“Brian was opportunistic when he went after [The Walt] Disney [Co.] ,” Malone said. “He was aggressive when he went after AT&T ... This [NBCU] deal epitomizes the way Comcast and Brian Roberts go about doing things. They share the risk and they control the action. Brian looked at what was going to be good for GE and what was going to be good for Comcast. He has definitely come of age as one of the world’s great deal-makers.”

Roberts clearly enjoys the game of the deal, said HBO chairman and CEO Bill Nelson. And he knows how to go for the last dollar in a negotiation. “But once the deal is cut and he shakes hands, he becomes a wonderful partner. He stands by his word and it’s one of the reasons he is so deserved of his accolade,” he said.

Roberts may be the “consummate deal guy,” said Andy Heller, vice chairman of Turner Broadcasting System. But he is also spends a lot of time looking at the future and figuring out how to position Comcast, and the rest of the cable industry all along the way.

Comcast’s acquisition strategy was aggressive when Ralph Roberts was at the helm. But the younger Roberts’ appetite for growth has been equally, if not more, voracious. Under Brian Roberts’ leadership, Comcast acquired a slew of cable operations including Maclean Hunter’s cable systems and Jones Intercable, among others. After unsuccessfully trying to buy MediaOne and later TCI (both of which went to AT&T instead), Comcast ended up with both when the MSO bought AT&T Broadband, which was twice as big as Comcast at the time. Comcast and Time Warner Cable split the Adelphia Communications systems a few years later, firmly placing Comcast at the top of the MSO heap with 24 million customers. All along the way, Roberts also steadily added to the company’s stable of cable networks.

Roberts has always envisioned Comcast as an integrated and diversified distribution and content company, said Comcast executive vice president David Cohen. “And he has pushed that goal in a disciplined manner that respects the balance sheet and the long-term interests of the shareholders very well. The NBCU deal is the culmination of a 20-year vision that Brian has refined and articulated over that time.”

Roberts’ deal-making track record may be strong but he hasn’t been able to hit all the targets he has set his sights on. The biggest may be when he went after The Walt Disney Co. in 2004. Faulty intelligence from Disney insiders and a backlash from investors doomed that deal. But rather than look at it as a failure, Roberts saw it as a lesson learned. And learn he did. Malone, known as one of the industry’s pre-eminent deal-makers, called the NBCU-Comcast transaction one of the most elegant he’s ever seen.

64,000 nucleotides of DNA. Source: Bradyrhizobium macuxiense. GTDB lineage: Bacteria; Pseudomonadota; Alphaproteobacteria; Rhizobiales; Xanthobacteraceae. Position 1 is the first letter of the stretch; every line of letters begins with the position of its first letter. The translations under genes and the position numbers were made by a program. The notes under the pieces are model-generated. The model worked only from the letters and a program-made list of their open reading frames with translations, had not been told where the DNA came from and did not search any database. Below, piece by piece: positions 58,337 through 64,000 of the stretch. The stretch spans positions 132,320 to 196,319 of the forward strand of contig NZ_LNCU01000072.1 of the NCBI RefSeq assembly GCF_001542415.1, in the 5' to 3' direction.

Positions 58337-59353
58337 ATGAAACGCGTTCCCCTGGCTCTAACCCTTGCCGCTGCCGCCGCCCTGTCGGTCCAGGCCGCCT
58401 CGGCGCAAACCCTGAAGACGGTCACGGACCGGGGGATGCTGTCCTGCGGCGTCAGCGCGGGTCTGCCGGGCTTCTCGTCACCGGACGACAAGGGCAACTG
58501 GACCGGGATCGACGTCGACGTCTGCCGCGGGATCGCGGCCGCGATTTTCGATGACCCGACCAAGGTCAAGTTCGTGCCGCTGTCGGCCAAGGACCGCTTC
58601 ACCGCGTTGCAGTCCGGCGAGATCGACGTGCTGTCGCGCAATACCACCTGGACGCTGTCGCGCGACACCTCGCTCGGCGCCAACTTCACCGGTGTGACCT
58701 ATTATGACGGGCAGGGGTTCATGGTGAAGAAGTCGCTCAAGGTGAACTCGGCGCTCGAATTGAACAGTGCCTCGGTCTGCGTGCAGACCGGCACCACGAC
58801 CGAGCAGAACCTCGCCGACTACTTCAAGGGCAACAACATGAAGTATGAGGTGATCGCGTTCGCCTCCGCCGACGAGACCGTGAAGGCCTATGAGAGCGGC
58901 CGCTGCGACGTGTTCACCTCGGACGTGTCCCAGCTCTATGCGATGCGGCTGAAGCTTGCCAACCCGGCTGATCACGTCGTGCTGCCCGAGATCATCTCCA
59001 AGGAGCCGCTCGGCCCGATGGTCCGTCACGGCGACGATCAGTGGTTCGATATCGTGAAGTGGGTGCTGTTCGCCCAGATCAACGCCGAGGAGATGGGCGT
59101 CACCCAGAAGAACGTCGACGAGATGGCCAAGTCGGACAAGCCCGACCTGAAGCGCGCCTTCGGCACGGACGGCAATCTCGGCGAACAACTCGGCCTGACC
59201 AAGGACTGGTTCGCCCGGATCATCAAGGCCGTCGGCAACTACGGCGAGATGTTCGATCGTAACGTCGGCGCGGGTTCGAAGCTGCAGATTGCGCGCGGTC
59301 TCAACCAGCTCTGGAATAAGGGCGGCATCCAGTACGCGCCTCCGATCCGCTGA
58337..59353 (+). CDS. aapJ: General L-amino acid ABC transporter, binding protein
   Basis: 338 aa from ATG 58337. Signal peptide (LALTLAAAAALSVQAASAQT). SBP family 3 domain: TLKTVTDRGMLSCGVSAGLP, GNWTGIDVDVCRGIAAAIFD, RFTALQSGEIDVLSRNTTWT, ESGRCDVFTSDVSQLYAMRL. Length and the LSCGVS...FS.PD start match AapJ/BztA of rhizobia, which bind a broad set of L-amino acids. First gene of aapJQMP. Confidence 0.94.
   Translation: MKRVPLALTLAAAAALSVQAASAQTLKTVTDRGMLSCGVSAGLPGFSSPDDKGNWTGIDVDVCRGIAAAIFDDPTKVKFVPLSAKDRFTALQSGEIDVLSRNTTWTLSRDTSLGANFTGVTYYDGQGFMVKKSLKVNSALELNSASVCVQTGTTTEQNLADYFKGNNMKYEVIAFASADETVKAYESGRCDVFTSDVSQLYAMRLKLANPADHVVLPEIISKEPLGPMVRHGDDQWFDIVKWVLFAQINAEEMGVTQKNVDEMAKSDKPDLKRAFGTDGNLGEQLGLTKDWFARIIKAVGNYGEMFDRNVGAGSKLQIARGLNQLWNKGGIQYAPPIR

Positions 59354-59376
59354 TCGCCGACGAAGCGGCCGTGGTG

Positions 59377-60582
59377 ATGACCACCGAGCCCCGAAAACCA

“He didn’t bet the farm. He kept it control and he kept the negotiations private,” Malone said. “It’s brilliant.”

It would be easy for Roberts to take an imperial attitude when it comes to working with his industry peers and partners, but he is keen to make sure that doesn’t happen. He is sensitive to the fact that he not brandish undue power, said CableLabs president Paul Liao. “Brian reaches out more than I anticipated when I took this job. He doesn’t want to be perceived as a dictator. Still, people look to him to take the helm and use Comcast’s size in a leadership role.”

Said National Cable & Telecommunications Association president Kyle McSlarrow: “Brian is not one of those guys who thinks it’s his role to tell everyone, 'This is the way it’s going to be.’ I have been surprised at how often he has set aside Comcast’s interests to make sure a consensus was created that was good for everyone.”

His predilection for cooperation and consensus extends to the negotiating table as well. “Brian is a long-term player in this game. He is a straight shooter and he really loves this business and has helped it move forward. I think he understands the burdens of being so big,” Heller said.

Added HBO’s Nelson: “Brian has long understood the power of a win-win situation and knows that a win-lose scenario won’t take a partnership very far. He obviously wants his due in any given bargain. But he understands the big picture and that means something for everyone. Brian sees over the horizon better than most people and he understands the flexibility of the short-term to achieve long-term goals.”

“Brian is inspiring,” said Cox Communications CEO Pat Esser, who was Multichannel News’s 2007 Executive of the Year. “He has had an indelible impact on all of us. He’s a good listener even when he’s the biggest player in the room. He understands what collaboration means and understands we all have to work together.”